And because of the location-rich aspects of the festival, you ignore it at your peril: if you don't find it, the chances are that at some point it will find you. "Pop-up" events are very much the flavour of the summer. An American dance company promises hair-raising virtuoso feats around London's prime sites. A train full of African musicians is coming to a station near you; a barge full of comedians is travelling the country's canals.

The best news is that, behind the fuzzy subsets and that clumpy Olympic logo, Britain has been thinking big about its arts scene. This is a giant effort. Let's hope that the outcome is good enough to justify its cost; and that it does all it should to draw people together and lift the spirits.

The top 20 events in the London 2012 Festival

The Big Concert
Old School Field, Raploch, Stirling
Gustavo Dudamel and the Simon Bolivar Orchestra join 450 children from Big Noise Raploch (Sistema Scotland) in an outdoor event celebrating the transformation of lives through music.
21 June

Yoko Ono: To the Light
Serpentine Gallery, London
A major retrospective of the conceptual artist, including her new large-scale project, Smile.
19 June-9 September

Symphony Hall, Birmingham
A new grand-scale choral work by the composer Jonathan Harvey. Edward Gardner conducts the CBSO and choirs.
21 June

BBC Radio 1's Hackney Weekend
Hackney Marshes, London
The biggest outdoor event ever staged by BBC Radio 1 brings to Hackney some of pop's biggest names: Jay-Z, Rihanna, Ed Sheeran, Plan B and more. Free, but ticketed.
23-24 June

Secret location, Wales
National Theatre Wales has reimagined Shakespeare's Coriolanus for the era of multimedia, celebrity culture and 24-hour news.
9-18 August

Aldeburgh World Orchestra
Snape Maltings, Aldeburgh, Suffolk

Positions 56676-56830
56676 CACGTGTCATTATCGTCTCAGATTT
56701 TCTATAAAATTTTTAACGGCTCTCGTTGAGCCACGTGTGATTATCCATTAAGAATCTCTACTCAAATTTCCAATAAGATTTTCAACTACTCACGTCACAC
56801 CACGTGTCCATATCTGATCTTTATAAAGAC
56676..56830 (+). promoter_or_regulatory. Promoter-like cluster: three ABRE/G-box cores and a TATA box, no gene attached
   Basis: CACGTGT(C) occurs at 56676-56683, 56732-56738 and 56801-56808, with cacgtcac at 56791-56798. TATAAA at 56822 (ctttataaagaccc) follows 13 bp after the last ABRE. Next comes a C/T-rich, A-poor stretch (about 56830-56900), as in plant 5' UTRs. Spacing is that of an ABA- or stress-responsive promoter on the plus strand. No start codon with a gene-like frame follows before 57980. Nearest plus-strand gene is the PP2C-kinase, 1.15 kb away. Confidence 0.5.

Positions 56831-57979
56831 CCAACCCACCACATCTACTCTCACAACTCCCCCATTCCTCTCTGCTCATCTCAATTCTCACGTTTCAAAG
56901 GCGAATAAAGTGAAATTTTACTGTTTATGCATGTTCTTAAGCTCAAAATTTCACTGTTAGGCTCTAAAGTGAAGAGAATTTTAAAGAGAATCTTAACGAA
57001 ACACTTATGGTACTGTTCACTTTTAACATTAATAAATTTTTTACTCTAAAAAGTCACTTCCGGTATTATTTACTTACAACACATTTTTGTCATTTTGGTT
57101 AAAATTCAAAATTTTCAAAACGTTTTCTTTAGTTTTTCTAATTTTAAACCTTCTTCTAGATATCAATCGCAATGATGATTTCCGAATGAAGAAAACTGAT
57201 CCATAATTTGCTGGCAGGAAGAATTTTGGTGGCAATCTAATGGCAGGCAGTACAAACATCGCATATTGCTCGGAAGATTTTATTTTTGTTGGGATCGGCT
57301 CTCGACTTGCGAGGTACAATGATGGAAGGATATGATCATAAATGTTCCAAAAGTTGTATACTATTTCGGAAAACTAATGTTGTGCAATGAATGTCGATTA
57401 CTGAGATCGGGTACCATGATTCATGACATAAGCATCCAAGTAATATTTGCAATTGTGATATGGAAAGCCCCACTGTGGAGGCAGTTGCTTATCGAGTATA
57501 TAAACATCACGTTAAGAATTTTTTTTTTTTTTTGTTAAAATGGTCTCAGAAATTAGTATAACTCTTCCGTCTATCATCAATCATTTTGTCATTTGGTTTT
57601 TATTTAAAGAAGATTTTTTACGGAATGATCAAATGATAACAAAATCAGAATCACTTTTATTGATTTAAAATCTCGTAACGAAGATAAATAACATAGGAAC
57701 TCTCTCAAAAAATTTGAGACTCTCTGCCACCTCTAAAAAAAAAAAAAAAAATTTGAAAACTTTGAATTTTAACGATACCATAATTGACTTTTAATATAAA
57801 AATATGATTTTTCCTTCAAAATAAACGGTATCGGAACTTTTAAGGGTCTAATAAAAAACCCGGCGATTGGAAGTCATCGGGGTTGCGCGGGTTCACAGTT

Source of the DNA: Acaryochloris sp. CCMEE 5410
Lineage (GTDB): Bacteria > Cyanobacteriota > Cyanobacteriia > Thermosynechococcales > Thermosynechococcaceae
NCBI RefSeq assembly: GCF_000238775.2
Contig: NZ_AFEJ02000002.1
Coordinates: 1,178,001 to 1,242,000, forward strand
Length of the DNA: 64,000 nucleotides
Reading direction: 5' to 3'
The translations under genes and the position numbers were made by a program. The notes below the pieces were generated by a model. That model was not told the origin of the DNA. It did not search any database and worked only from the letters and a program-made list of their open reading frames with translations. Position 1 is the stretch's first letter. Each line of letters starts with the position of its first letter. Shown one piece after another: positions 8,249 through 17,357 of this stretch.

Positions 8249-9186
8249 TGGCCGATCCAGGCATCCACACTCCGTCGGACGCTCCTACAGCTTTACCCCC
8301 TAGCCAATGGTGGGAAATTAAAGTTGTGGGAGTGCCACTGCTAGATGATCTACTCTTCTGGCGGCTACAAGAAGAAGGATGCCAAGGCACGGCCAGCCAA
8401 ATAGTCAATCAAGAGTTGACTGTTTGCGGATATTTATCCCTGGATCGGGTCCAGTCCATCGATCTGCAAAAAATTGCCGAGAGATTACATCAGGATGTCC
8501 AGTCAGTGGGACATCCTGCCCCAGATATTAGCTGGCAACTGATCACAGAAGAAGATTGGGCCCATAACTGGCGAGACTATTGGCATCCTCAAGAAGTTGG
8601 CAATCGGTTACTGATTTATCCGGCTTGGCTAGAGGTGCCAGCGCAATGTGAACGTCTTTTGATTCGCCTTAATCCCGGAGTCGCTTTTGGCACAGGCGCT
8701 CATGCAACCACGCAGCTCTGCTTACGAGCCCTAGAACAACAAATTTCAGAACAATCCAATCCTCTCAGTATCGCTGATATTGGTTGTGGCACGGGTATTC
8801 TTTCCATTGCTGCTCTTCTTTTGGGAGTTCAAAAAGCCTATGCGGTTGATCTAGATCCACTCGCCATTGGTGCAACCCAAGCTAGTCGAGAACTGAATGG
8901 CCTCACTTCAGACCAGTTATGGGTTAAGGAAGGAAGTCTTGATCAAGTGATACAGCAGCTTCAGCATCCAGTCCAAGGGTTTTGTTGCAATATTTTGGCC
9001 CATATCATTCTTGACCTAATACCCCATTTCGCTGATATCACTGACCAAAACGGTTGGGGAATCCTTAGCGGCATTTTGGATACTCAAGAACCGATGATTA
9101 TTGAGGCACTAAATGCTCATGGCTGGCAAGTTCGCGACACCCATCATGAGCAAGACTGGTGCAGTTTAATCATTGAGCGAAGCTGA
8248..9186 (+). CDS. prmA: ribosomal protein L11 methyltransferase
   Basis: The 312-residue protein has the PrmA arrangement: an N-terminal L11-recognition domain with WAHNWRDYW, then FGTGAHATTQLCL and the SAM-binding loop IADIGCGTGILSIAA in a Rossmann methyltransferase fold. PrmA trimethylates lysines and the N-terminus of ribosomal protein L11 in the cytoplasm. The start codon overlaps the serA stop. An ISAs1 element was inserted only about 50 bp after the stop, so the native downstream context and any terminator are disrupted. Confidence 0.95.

A new international orchestra of 124 top-level young musicians conducted by Sir Mark Elder performs music by Mahler and Shostakovich.
20 & 22 July

BT River of Music
Music on the Thames, with six stages carrying the music of a different continent. Stars include Wynton Marsalis, Baaba Maal and Angelique Kidjo.
21-22 July

Peace Camp
Various coastal locations
Love-poetry installations at beauty spots around the British coast, masterminded by Fiona Shaw and Deborah Warner.
19-22 July

Tracey Emin: She Lay Down Deep Beneath the Skin
Turner Contemporary, Margate
This free exhibition is the first of the artist's to be held in her home town. Work by Rodin and Turner also features.
To 23 September

Land of the Giants
Titanic Slipways, Belfast
Northern Ireland's largest outdoor arts event promises "a unique tale on an epic scale", with a cast and crew of 500. Expect myth, history, fireworks, acrobatics, music, and more.
30 June

Africa Express
Various locations
A train carrying top African and European musicians led by Damon Albarn travels the UK, stopping to give impromptu performances in unexpected places.

Stockhausen: Mittwoch aus Licht
Argyle Works, Birmingham
World premiere by Birmingham Opera of the late Karlheinz Stockhausen's opera, in a former warehouse, with 160 performers, including music streamed from helicopters.
22-25 August

Mike Leigh: A Running Jump
Hackney Picturehouse, London
Taxis and dodgy second-hand cars feature in Leigh's newly created film reflecting on sport in everyday life.
25 June

Circa & I Fagiolini: How Like an Angel
Norwich, Ely, Gloucester & Ripon cathedrals
Aerial circus skills from the Australian troupe Circa together with live sacred music from the choir I Fagiolini, touring to four great cathedrals in succession.
26 June-19 July

Anish Kapoor: Orbit
Olympic Park, London
The Turner Prize-winning artist's twisting red tower next to the Olympic Stadium is, at 376ft, the tallest sculpture in the UK.

Big Street Dance Day
Invitation to the dance for all in the country's streets, squares and parks. Trafalgar Square hosts choreographer Wayne McGregor with 2,000 dancers.
14 July

Harmonic Fields
South West Coast Path, Portland, Dorset
Composer Pierre Sauvageot is assembling 500 musical instruments to be played by the wind. It forms "a symphonic soundscape, unique to each visitor".
31 August – 9 September

Tall Tales from the Riverbank – Comedy Barge
Various canal locations
A bargeload of comedians travels the UK, stopping off for gigs and finishing at the Edinburgh Festival.
1 July – 27 August

Barbican Music
Barbican, London
Gilberto Gil is joined by the London Symphony Orchestra, while Sir Simon Rattle conducts the UK premiere of Wynton Marsalis' Swing Symphony.
4 July & 25-26 July

NVA – Speed of Light
Arthur's Seat, Edinburgh